The butcher is dead
by Brendan Simms
Although he had sworn that he would never be taken alive, when the time came Slobodan Milošević went quietly with the Serbian commandos tasked with his extradition from Belgrade in June 2001. Death came to him yesterday, however, alone in his cell at the Hague.
Many will feel that, by dying before final judgment could be passed at his war-crimes trial, Milošević has somehow ‘cheated the hangman’. Some will be relieved, perhaps including the current Serbian leadership.
The Americans, who did more than any other country to frustrate Milošević but whose relationship to the concept of international justice is increasingly fraught, will have mixed feelings. Others still will welcome the end of an expensive spectacle that served to remind the international community of its failures during the 1990s.
Yet the unfinished trial has achieved much. The evidence it threw up established clearly that Milošević was the inspiration for the ‘joint criminal enterprise’ to carve an ethnically pure ‘Greater Serbia’ out of the ruins of Bosnia and Croatia.
Over time, the prosecution case has also had a therapeutic effect on Serbian politics. There were many who sympathized with their former leader. But the recovery of refrigerated lorries with Albanian corpses and the harrowing footage of paramilitaries from Serbia engaged in atrocities at Srebrenica turned the majority against him.
Milošević was born in the Serbian town of Pozarevac on 20 August 1941, into a world of violence. The Germans were on the verge of unleashing a counter-insurgency campaign that left hundreds of thousands of Serbs and virtually the entire Jewish population dead.
Milošević’s parents, both teachers, were depressives who eventually committed suicide. Their son will be remembered as the man who bears the greatest individual responsibility for the collapse of the former Yugoslavia and the massacres that resulted. Most of these were not spontaneous popular combustions, but a carefully planned assault sponsored by Belgrade.
The directing spirit
We have long known from his co-conspirators, from intercept evidence, and from many other sources that Milošević was the directing spirit behind the early and decisive stages of ethnic cleansing in Bosnia during the spring and summer of 1992, when hundreds of thousands of Muslims and Croats were driven from their homes by Serbian paramilitaries.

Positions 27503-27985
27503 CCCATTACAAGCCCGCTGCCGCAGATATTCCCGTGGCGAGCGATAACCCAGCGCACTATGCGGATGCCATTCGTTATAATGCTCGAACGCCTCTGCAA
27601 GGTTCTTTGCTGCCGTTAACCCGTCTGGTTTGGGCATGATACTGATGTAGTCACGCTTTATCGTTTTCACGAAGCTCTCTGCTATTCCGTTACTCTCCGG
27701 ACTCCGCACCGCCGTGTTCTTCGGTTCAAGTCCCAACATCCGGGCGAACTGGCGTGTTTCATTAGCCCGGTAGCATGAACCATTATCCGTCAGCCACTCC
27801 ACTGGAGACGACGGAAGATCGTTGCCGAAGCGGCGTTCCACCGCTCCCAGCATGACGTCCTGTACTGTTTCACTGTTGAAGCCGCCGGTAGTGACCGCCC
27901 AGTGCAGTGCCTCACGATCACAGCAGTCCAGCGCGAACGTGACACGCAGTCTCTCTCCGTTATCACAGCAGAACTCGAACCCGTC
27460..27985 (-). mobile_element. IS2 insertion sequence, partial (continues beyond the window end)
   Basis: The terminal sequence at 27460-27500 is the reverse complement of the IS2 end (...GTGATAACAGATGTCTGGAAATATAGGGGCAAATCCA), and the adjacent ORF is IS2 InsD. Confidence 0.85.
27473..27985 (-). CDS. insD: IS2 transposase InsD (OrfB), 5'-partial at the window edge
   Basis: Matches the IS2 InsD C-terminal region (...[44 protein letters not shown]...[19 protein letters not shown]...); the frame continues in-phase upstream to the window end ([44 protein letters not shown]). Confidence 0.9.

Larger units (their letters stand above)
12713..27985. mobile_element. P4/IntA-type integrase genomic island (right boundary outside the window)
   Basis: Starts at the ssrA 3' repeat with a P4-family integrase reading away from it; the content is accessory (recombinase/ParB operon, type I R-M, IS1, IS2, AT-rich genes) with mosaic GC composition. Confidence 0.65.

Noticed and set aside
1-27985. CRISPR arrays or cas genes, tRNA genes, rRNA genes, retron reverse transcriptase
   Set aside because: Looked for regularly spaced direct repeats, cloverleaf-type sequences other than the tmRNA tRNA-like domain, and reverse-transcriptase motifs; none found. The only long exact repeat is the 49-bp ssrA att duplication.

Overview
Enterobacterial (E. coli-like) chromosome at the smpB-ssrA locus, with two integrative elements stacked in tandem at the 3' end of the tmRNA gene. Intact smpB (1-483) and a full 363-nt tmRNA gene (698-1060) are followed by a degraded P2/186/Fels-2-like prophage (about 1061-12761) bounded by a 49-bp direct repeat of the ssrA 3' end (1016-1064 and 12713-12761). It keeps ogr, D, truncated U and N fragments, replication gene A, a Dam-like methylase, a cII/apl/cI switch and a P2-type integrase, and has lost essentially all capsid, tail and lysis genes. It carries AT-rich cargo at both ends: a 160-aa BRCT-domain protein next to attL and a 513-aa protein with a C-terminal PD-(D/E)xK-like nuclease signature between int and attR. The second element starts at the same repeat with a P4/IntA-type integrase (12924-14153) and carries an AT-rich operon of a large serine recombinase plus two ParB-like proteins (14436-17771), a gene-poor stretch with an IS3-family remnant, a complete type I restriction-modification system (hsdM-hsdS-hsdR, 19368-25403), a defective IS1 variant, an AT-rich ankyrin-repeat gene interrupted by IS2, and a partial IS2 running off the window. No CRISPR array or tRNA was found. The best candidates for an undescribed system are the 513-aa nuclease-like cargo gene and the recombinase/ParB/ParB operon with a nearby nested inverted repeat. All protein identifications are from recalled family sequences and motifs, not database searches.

More recently, evidence has surfaced to link him, or at least his security apparatus, to the Srebrenica massacre of 1995 in which about 8,000 Muslim men and boys were slaughtered. Milošević’s responsibility for the expulsion of more than one million Kosovar Albanians in 1999 is indisputable.
Yet he was a paradoxical figure. He does not seem to have been a xenophobic nationalist in any meaningful sense. There was no trace of racism in his personal dealings. In the 1980s he tried hard to match his wayward daughter to a dynamic young socialist of Turkish Muslim extraction. One of his closest cronies, Mihaly Kertes, was an ethnic Hungarian. His eccentric wife Mira Markovic, often seen as a Lady Macbeth figure, was a critic of Serbian nationalism.
Milošević’s fateful championship of Serbian nationalism was primarily motivated by political opportunism. As the legitimacy of the Yugoslav communist party waned after the death of Tito, the former dictator, in 1980, Milošević reinvented himself as the avatar of Serbian nationalism.
The tension between Serbs and the majority ethnic Albanian population in the southern autonomous republic of Kosovo provided him with the ideal opportunity. In 1987, in an impromptu televised address that made his reputation overnight, Milošević promised Serbian demonstrators in Kosovo that ‘no one will dare to beat you again’.
In subsequent years he made a determined effort to turn the Yugoslav federation into a ‘Serboslavia’ under his control. First, in the late 1980s, Milošević abolished the autonomy of Kosovo and Vojvodina within Serbia. A compliant government was installed in Montenegro. This process was characterized by much intimidation but little actual violence.
In the next stage, 1990-91, Slovenia and Croatia were left with no choice but to accept subordinate status or to bale out of Yugoslavia. Both managed to extricate themselves, Croatia with great bloodshed.